If there’s one thing we’ve learned from some of our favorite YouTube shitty robots, it’s that human-robot interaction can be a tricky business. Developing methods to get rigid robotic arms to perform delicate tasks around soft human bodies is easier said than done.
This week, a team at MIT’s CSAIL department is showcasing its work using robotic arms to help people get dressed. The promise of such technology is clear: helping people with mobility issues perform tasks that many of us take for granted.
Among the biggest hurdles is creating algorithms that are able to navigate around the human form efficiently, without hurting the person it’s trying to help. Preprogrammed modes can run into all sorts of variables, including shapes and human reactions. Overreacting to variables, on the other hand, can effectively freeze the robot, unsure of the best route to take.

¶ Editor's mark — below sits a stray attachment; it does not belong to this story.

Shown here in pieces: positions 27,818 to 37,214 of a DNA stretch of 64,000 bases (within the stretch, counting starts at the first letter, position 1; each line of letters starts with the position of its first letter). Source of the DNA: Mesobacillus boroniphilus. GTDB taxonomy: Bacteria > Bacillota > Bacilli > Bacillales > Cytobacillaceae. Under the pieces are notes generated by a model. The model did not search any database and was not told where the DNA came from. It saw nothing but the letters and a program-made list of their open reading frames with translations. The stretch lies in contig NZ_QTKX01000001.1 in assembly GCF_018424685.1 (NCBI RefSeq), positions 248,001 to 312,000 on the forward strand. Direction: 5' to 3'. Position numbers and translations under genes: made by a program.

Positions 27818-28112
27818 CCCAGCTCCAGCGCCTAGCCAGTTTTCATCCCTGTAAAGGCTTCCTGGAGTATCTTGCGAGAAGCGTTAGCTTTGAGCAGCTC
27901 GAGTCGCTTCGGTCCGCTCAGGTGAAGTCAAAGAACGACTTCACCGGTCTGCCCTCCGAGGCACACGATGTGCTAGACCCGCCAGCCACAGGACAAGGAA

So, the team set out to develop a system that could adapt to different scenarios and learn as it goes.
“To provide a theoretical guarantee of human safety, the team’s algorithm reasons about the uncertainty in the human model. Instead of having a single, default model where the robot only understands one potential reaction, the team gave the machine an understanding of many possible models, to more closely mimic how a human can understand other humans,” MIT writes in a blog post. As the robot gathers more data, it will reduce uncertainty and refine those models.”
The team says it will also be researching how human subjects react to these sorts of tasks.